Mandy Keathley was raised in Garland, TX, and is currently based in Eugene, Oregon. She received an MFA in Art from the University of Oregon, and a BFA in Sculpture from the University of North Texas. Her work spans media within sculpture, drawing, and photography, all of which investigate the effect of perceived realities on the human experience. The work is often lead by material experimentation, driven by a desire to understand the earth on a physical level. Most of her projects blur the line between fact and fiction, and emerge as biomorphic forms which explore the tension between geometric and organic. Often inspired by deconstructing an object to find its constituent parts, she then reassembles and transforms the materials into something new. Her earliest works were made from disassembled pianos, while her most recent work is made from a sawdust maché, spread across armatures made of geometric frames, wire, and found objects.
Keathley has exhibited her sculpture nationwide, including 500x in Dallas, TX; First Street Gallery in NYC, NY; White Box Gallery in Portland, OR; and Disjecta Gallery in Portland, OR. She has been awarded residencies at the Vermont Studio Center, Johnson, VT; AiR Sandnes, Norway; Signal Fire Arts Residency, Kanab Creek Wilderness, AZ; and the Physics/Artist Residency at the Corwin Physics Lab, Eugene, OR.
“Space is the sculptor’s primary medium, a fact so obvious that it is easy to overlook. Rather than work toward an understanding of how a sculpture both creates and occupies space, we tend to focus on the comprehension of subject matter and on the material qualities of the work of art.”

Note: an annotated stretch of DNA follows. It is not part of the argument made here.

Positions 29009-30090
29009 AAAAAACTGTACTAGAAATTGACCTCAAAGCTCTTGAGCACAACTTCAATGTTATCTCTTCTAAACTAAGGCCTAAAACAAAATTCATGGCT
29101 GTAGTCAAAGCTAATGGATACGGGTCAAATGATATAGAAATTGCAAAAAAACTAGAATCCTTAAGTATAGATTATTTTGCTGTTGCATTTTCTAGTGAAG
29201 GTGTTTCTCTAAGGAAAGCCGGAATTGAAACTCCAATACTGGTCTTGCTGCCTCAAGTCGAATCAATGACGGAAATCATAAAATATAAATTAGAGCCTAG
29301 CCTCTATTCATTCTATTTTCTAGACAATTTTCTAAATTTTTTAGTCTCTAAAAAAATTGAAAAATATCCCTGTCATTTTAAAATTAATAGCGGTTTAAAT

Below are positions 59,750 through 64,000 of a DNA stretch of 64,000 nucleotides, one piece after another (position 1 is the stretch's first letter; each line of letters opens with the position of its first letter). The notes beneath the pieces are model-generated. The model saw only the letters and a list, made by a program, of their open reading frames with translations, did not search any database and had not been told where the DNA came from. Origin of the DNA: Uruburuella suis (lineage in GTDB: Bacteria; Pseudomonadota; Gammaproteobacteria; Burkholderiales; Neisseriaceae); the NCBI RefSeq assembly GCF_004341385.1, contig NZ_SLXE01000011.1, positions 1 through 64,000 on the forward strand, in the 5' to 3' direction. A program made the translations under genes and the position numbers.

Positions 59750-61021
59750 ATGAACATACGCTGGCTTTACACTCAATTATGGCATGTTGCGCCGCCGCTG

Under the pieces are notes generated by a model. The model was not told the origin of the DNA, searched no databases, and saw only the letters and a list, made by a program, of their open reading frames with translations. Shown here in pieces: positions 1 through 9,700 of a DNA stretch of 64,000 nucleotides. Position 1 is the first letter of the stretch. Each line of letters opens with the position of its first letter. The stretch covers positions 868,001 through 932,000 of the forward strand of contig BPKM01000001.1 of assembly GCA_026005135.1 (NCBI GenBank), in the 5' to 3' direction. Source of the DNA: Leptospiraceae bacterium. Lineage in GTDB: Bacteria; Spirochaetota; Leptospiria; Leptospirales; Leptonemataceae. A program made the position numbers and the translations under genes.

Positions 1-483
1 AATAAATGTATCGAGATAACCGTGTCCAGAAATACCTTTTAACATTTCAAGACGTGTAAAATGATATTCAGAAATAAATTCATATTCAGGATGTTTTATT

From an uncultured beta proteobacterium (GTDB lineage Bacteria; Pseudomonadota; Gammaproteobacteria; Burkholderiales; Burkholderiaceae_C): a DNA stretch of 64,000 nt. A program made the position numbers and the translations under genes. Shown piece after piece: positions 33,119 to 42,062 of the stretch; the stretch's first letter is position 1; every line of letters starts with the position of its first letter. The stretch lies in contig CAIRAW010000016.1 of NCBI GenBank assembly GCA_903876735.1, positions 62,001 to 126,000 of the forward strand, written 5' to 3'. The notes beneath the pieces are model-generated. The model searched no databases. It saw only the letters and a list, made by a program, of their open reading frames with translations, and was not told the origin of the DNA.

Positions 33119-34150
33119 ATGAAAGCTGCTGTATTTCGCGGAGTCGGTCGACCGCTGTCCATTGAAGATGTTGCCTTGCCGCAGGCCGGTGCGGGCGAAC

– Charles Ray
To sculpt is to cloak empty space in material. I make sculptures that wrestle with space, transforming materials and objects into new forms. As I wrap space with a skin, I conceal and reveal the neglected substances around us. Such neglected substances include discarded objects, industrial waste products, or even the air we breathe. Space is often taken for granted because it is foundational to our existence. Perhaps space itself is the essence of sculpture; however, space requires other materials to be seen or noticed. Therefore, to sculpt is also to transform the invisible into the visible. When wrapped in a skin, empty space can be visualized; when framed, the in-between is emphasized. For example, to fill a balloon gives visible dimension to air. Simultaneously, we cannot see the air itself but only the skin that cloaks it. Light reflects off the latex skin that surrounds the invisible space, while the balloon’s physical properties provide shape to an otherwise invisible edge between interior and exterior.
Despite this enigmatic quality (or, perhaps because of it), I think about space frequently. I think about space when rock climbing, as my arms attempt to defy gravity’s hold on my body. I think about the metaphoric space that I need from the world, the Internet, and social media. I feel a perpetual compression of space in my mind and body from the surplus weight of options and information available in the twenty-first century. When immersed in the wilderness, I am hyper-aware of space. Here, the air seems more open, clear, and free. Whether due the newness of place, the physical engagement of the body, or the open horizons, space feels distinctly different.